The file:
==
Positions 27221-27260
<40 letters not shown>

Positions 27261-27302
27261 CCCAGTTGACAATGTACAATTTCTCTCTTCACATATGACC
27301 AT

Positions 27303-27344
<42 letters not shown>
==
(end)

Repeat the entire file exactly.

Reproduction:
Positions 27221-27260
<40 letters not shown>

Positions 27261-27302
27261 CCCAGTTGACAATGTACAATTTCTCTCTTCACATATGACC
27301 AT

Positions 27303-27344
<42 letters not shown>